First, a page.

On 13 February 2019, the European Parliament approved the Free Trade Agreement (FTA) and the Investment Protection Agreement (IPA) between the European Union and Singapore (both available here). Falling in the EU’s exclusive competence, the FTA can now be adopted by the Council according to Art. 218 (6) TFEU. It could enter into force before summer. The IPA, to the contrary, had been extracted from the FTA during renegotiations subsequent to the European Court of Justice’s Opinion 2/15. As a so-called mixed agreement, it will need to be ratified by the EU and all EU Member States.
From the perspective of international investment law, the EU-Singapore IPA is noteworthy, on the one hand, since it is supposed to supersede 12 bilateral investment agreements between Singapore and individual EU Member States, including Germany. On the other hand, it also establishes a bilateral investment court system similar to the one in the Canada-EU agreement CETA. This investment court system would replace dispute settlement by way of arbitration as provided for under the bilateral agreements currently in force. In the long run, the EU and Singapore have committed to unite this system with the ones established under other EU agreements, such as CETA, to set up a multilateral investment court (cf. Art. 3.12.).
Despite the political approval now given by the European Parliament, the EU-Singapore IPA still also shares the legal fate of CETA, since its conformity with EU law as such was explicitly left open by the ECJ in Opinion 2/15 (cf. paras 30, 290 and 300). The conformity with EU law of CETA’s investment chapter is currently under review by the ECJ, following an application by Belgium in September 2017. Back then, Wallonia had declined to give its necessary consent under Belgian law for Belgium to ratify the Treaty.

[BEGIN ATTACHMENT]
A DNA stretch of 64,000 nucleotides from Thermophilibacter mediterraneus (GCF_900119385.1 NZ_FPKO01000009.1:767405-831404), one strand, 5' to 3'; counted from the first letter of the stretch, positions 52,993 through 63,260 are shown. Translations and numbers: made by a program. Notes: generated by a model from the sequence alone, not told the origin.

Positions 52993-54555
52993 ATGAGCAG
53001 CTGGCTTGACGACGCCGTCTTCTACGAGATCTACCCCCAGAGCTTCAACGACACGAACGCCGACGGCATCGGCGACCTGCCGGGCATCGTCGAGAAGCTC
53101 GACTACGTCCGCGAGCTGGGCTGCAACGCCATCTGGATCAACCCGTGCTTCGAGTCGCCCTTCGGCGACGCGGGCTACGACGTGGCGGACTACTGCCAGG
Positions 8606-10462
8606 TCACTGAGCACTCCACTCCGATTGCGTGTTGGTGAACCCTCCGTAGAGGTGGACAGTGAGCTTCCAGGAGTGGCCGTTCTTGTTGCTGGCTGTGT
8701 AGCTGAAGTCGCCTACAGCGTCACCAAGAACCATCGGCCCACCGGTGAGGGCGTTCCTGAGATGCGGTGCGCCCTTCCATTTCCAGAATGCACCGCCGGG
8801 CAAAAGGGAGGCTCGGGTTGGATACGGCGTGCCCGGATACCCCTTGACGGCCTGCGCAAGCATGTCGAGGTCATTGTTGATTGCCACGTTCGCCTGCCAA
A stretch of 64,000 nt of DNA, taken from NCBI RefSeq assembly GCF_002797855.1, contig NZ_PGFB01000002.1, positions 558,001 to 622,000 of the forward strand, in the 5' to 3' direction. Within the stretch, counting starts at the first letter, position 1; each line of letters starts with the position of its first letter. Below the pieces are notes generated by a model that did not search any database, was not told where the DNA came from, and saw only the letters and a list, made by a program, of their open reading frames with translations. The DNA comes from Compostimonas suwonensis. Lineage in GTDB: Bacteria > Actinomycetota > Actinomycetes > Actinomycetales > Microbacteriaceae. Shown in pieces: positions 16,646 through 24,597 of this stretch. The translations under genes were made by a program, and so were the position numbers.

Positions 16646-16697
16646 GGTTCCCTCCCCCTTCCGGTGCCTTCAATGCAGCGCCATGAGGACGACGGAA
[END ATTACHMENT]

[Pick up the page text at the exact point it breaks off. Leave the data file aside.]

Just two weeks ago, on 29 January 2019, ECJ Advocate General Bot presented his Opinion on the issue and argued in favor of the compatibility with EU law of CETA’s investment court system. In particular, the Advocate General considered that dispute settlement under CETA was outside the scope of the ECJ’s judgment in Achmea of March 2018, in which the Court had declared intra-EU investment arbitration on the basis of bilateral investment agreements between EU Member States incompatible with the autonomy of the EU’s legal order (see here and here). By contrast, dispute settlement under CETA – according to AG Bot – preserved the autonomy of EU law, as EU law could not serve as applicable law. Further, Art. 8.31.2. CETA obliged the CETA investment court system to follow the ECJ’s authoritative interpretation of EU law (para. 138).
One can only speculate for now whether the ECJ will follow AG Bot’s Opinion. After Achmea, a certain portion of skepticism is apposite. The ECJ’s decision is, however, already expected for the end of March. It is likely to bring about clarity not only for the fate of CETA and the EU-Singapore IPA but also of the EU’s investment court system in general.